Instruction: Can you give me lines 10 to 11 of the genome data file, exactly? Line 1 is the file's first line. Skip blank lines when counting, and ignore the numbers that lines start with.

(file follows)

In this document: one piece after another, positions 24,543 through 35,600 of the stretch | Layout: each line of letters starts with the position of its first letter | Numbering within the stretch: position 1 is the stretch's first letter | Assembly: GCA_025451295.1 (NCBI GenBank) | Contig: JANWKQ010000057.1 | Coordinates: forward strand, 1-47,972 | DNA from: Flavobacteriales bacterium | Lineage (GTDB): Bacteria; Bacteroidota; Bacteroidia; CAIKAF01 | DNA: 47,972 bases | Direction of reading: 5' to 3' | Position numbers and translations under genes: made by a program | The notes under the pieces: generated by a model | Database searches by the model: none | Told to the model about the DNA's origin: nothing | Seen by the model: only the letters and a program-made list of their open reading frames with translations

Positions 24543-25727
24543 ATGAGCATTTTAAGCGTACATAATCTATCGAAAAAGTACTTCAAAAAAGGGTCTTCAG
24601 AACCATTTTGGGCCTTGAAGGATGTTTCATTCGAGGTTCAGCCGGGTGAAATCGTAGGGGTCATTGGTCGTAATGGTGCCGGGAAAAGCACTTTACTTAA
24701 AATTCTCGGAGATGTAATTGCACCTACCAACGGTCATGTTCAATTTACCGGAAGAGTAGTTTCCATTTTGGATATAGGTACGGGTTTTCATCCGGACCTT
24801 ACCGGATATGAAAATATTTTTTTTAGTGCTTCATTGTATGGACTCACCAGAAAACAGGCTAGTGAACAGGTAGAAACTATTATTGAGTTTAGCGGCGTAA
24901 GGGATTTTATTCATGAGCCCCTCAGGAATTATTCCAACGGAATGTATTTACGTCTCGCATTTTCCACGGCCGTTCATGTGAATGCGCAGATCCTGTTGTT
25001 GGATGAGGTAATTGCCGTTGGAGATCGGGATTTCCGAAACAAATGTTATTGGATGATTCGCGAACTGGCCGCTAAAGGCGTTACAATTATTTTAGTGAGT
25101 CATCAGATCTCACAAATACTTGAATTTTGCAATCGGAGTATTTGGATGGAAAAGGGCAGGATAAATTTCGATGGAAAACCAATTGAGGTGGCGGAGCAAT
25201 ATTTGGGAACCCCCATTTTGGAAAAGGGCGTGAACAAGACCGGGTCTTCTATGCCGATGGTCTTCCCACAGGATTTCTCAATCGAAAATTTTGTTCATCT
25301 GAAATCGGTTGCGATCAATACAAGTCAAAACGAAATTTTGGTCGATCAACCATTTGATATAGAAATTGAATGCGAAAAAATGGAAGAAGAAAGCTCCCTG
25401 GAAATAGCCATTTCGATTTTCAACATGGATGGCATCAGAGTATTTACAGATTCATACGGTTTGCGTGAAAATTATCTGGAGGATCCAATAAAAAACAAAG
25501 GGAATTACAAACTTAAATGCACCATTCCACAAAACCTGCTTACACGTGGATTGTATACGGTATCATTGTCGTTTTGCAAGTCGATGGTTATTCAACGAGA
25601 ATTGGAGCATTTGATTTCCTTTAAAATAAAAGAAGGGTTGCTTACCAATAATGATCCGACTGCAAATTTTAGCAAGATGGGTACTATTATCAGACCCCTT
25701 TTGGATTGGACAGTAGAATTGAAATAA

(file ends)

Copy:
25201 ATTTGGGAACCCCCATTTTGGAAAAGGGCGTGAACAAGACCGGGTCTTCTATGCCGATGGTCTTCCCACAGGATTTCTCAATCGAAAATTTTGTTCATCT
25301 GAAATCGGTTGCGATCAATACAAGTCAAAACGAAATTTTGGTCGATCAACCATTTGATATAGAAATTGAATGCGAAAAAATGGAAGAAGAAAGCTCCCTG